A sore vulva isn’t normal, and it should never be ignored. If your lady bits are hurting after sex, make an appointment with your doctor right away.

Your GP may take a sample of the tissue inside your vulva to check for signs of infection, like thrush or sexually transmitted infections (STIs, such as chlamydia and herpes). They might also do a pelvic exam.

Causes

Pain in your vulva (the external skin that forms the female genitalia) or vagina is no picnic, and it can be distressing. But it’s not something to ignore, as your body is trying to tell you about a serious problem.

It can be caused by infections, irritation or even damage. Many of the causes are easily treatable with medication, home care or changes in behavior. But persistent pain without a clear cause, called vulvodynia, can be difficult to diagnose and treat.

The most common vulvar infections are yeast infections and bacterial vaginosis (BV). Yeast infections are caused by a fungus called Candida albicans, which also causes infections in other moist areas of the body like the mouth, skin folds and fingernails. Yeast infections are more common in sexually active women, but they can affect women who aren’t.

Bacterial vaginosis is caused by a change in the balance of bacteria in your vagina. It is common and can be triggered by pregnancy, birth control pills, menopause, certain health conditions and some types of clothing.

Symptoms include itching, burning or tenderness, sometimes accompanied by a thick, cottage cheese-like discharge. You may have a burning sensation after you go to the bathroom or after using tampons, pads or lubricants. It may be triggered by sex or when you touch the area. Some doctors call it a “no-cause” pain, while others describe it as being always present or “provoked.”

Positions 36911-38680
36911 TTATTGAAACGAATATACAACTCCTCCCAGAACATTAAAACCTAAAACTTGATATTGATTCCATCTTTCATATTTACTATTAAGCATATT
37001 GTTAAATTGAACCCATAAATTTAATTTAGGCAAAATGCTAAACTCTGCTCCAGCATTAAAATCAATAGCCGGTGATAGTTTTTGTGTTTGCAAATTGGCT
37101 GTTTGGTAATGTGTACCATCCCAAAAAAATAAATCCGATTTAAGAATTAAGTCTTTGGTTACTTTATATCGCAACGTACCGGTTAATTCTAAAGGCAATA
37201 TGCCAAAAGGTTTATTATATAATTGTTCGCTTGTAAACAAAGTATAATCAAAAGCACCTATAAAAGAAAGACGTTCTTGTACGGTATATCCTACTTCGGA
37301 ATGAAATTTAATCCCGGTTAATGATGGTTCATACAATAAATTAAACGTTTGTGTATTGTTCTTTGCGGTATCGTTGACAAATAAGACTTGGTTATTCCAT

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Treatment

Pain in the vulva, or external female genitalia (labia and skin), can have many causes. Infections, pregnancy, health conditions like HIV, menopause, and even allergies can make the vulva sore. Depending on the cause, treatment can range from self care to medication and physical therapy.

Pelvic, vulvar, and vaginal pain that isn’t related to your monthly cycle may be an indicator of sexually transmitted infections (STIs). Talk to your OB-GYN about getting tested for STIs, especially if you’ve had recent sex.

Most common causes of vulva pain are vaginitis or yeast infections. These are caused by an imbalance of bacteria in the vagina. Symptoms include itching, a cottage cheese-like discharge, and sometimes a fishy odor. It’s important to tell your healthcare provider how the pain and other symptoms affect your day-to-day life.

To treat vaginitis or a yeast infection, your doctor will probably prescribe antibiotics or antifungal medications. If your vulva is itchy, you can try applying a topical anesthetic to relieve the discomfort. If your vulva pain is caused by a blockage in one of the glands that line the opening of the vagina, your doctor will drain the cyst. They may also recommend that you avoid soaps, bubble baths, washing powders, lube, and condoms that contain fragrance or preservatives. If the pain is centered around a particular area, your doctor will gently probe the area with a cotton swab and test it for irritation or inflammation.